The study has also shown that though employers do carry out risk assessments on physical health and safety, few organisations have sought to know how to deal with psychological aspects of stress which can be damaging to the organisation. (Work-life balance, 2005) The blocking of goal achievement is one of the many reasons contributing to the greater importance on the management of stress. This occurs because organisations that have gone through decentralisation have now flatter structures, this makes it hard for employees to be rewarded on the basis of promotion.
Another example is the glass - ceiling effect experienced by woman who desire to get into professions that are largely dominated by males. The physiological and psychological outcomes of this can lead to frustration and even aggression. However the criticisms of this are that women may lack the necessary skills to break into those professions. (Milton, 2007) The management of stress is gaining importance greater importance in the workplace due to the following reasons.
Firstly well publicised courts have enabled employees to sue for damages; this can destroying the reputation of the employer, because they now can be charge for corporate manslaughter. So most large employers now have a stress management policy in place to alleviate the damage it may cause to the working lives of employees. (Jinhee, Sorhaindo & Garman, 2006) Legislation under the European directive on health and safety at work in which the UK is bound by UK law shows that the government have put legislation in place to prevent and protect employees psychological and social wellbeing at work.
Order custom essay Enabled employees with free plagiarism report
In the European framework directive (89/391) employers must ensure the safety and the health of all aspects of work carried out by the employee. (HMSO, 2007) Also the Health and Safety at Work Act, 1974 requires that employers and employees themselves take responsibility for their health and safety. The management of Health and safety at Work regulations, 1999 also requires that employers carry out suitable assessment of health and safety risks which their employees are exposed to while at work.
(Hmso, 2007) Employees have taken steps of their own in reducing stress in the workplace with the implementation of employee assistant programmes - these help employees cope and manage with the stress at work, and is also based on the principle that the individual has to learn how to cope with the stressor. Examples of EAP in the workplace consist of on-site gym facilities, relaxation classes, stress and health education and psychological counselling. Read about limitations of Manpower Planning
In terms of how effective it is research suggests that employees undergoing this program, reported significant improvements in mental heath and absenteeism, however there was little change to levels of organisational commitment and job satisfaction. (Williams, 2003) In contrast the view that the management of stress is not gaining greater importance in the workplace comes from the following evidence. One of the major criticisms of the approaches towards managing stress is that it deals with the consequences rather tackling the main issues of what causes workplace stress.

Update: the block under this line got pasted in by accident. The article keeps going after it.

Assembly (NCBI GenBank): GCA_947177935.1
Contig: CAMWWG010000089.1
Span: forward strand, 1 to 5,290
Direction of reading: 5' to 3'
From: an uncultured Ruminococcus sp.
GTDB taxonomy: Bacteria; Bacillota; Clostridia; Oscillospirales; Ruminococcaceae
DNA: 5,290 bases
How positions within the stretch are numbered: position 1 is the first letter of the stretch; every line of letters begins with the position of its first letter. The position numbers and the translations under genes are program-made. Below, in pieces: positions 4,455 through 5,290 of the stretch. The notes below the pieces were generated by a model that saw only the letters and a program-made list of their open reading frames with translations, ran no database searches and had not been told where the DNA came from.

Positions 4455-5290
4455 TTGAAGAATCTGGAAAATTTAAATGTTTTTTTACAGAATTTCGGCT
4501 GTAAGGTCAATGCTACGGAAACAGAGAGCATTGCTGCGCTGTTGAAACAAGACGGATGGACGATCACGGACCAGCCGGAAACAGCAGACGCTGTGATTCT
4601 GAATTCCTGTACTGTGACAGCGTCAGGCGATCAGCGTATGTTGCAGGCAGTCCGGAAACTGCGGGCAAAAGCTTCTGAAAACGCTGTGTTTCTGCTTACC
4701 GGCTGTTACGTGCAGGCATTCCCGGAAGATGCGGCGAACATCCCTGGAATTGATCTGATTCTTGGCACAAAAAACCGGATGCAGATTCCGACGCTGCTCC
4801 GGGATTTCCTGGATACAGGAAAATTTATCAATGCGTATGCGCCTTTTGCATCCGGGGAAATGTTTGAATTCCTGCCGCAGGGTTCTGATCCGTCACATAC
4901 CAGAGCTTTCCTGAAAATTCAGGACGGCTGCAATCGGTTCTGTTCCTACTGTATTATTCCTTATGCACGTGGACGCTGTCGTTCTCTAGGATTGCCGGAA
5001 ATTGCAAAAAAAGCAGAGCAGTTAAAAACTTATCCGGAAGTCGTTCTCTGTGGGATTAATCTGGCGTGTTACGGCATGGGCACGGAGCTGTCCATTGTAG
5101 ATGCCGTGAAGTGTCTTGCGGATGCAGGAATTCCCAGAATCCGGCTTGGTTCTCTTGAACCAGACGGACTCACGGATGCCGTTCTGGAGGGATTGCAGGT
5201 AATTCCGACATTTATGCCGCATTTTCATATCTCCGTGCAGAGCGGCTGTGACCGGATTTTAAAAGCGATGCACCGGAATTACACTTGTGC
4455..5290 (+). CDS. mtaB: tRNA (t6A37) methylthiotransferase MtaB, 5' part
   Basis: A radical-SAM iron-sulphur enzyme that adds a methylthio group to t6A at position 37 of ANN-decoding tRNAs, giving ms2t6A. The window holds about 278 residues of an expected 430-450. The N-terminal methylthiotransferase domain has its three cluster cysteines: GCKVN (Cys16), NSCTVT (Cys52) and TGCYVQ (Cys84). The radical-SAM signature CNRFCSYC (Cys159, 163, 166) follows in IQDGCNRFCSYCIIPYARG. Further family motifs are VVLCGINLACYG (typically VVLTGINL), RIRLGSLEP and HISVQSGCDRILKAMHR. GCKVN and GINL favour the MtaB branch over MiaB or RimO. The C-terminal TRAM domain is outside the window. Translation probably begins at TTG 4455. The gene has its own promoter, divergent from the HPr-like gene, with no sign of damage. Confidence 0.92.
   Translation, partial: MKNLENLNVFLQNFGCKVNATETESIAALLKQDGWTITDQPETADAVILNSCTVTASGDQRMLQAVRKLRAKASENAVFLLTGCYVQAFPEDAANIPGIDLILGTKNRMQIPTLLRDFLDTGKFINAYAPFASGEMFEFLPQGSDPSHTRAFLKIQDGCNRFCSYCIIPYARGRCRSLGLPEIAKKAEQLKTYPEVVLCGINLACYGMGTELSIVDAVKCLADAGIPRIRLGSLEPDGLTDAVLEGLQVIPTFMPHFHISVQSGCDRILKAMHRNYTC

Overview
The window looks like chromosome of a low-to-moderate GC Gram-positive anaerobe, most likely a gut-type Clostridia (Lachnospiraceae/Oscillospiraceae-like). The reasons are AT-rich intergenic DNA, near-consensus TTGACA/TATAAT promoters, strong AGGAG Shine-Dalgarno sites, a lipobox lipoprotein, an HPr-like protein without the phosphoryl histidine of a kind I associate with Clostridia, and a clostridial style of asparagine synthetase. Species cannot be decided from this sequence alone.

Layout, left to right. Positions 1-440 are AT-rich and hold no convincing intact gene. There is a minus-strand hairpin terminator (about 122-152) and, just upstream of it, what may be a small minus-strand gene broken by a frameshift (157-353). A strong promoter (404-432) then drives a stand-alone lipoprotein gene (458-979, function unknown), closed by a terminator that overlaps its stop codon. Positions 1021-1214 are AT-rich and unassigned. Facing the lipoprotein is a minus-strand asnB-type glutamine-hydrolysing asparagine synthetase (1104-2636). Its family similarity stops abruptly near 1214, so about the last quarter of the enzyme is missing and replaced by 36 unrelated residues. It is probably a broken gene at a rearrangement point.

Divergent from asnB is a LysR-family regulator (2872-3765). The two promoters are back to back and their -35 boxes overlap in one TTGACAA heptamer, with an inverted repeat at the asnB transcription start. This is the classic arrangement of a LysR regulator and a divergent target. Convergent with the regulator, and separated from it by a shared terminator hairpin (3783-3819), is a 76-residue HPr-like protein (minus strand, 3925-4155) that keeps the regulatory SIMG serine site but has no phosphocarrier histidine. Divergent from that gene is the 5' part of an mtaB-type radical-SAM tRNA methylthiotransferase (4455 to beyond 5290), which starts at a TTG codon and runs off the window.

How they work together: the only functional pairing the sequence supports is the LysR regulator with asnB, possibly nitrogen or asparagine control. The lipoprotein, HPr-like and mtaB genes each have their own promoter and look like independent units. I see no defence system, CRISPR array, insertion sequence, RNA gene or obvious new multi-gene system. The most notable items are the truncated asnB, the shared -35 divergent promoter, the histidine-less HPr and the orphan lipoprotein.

(Bratton & Gold, 2007) Organisations are usually too concerned with the interest of shareholders, rather than health and safety at work, evidence suggests that the health and safety policies are just blueprints which just look good on paper. (Trade union congress, 1986) Government intervention has had some huge criticism though with all the family -friendly policies there a major flaws in that the policies tend to favour the worker with a good job or educated employee, who can maybe afford to take off from work. (Personnel today, 2007)
In the past the workers working in the factories suffered horrific injuries some even resulting in deaths, back then the traditional approach to safety was the careless worker model in that most accidents resulted from the employee's failure to take safety seriously. Until death reports were high that it was then the government started to take initiative (Robens report) (Bratton ; Gold, 2007) and there has been a growing interest into Health and Safety at work ever since. In the 21st century a model of shared responsibility can be assumed i. e. with most accidents it involves failure in the area of control and managerial skills.
Employers are now realising that wellbeing of their staff is key to their financial success, for many firms their human assets is one of their major costs and precious commodities and in order to protect those assets we are seeing more investment into health and safety practices and even more into how it effects society as a whole. (Bratton ; Gold, 2007)
BBC News (2004) continuing cost of absenteeism [Online] [accessed: 5 march 2008] Bratton, J. , Gold, J (ed. ) (2007) Human resource management: theory and practice, (4th edn), Health and wellness management, Palgrave Macmillan, p479-521 Callan, S. (2007) implications of family friendly policies for organizational culture: findings from two case studies' work, employment and society. 21, 4, p673-679 Cooper, C. L. (1996) Working hours and Health, Work and stress, 10, 1, p1-4 CSO (1996) Central Statistical office, as reported in the financial times, JUVOS Cohort Database
Debt Statistics (2005) [online] http://www. moneystuff. co. uk/debt_statistics. pl? search=2005 [Accessed: 5 March 2008] HMSO (2007) [Online] htttp//: www. Hmso. gov. uk [Accessed: 6 March 2008] IDS (1993) Council Directive No 93/104/EC [Online] http://www. incomesdata. co. uk/information/worktimedirective. htm#SectionI [Accessed: 6 March 2008] Jinhee, K. , Sorhaindo, B. , Garman, E. T. (2003) Financial stress and absenteeism: An empirically derived research model. Financial Counselling and Planning, 14, 1, p31-42
Did you know that we have over 70,000 essays on 3,000 topics in our database?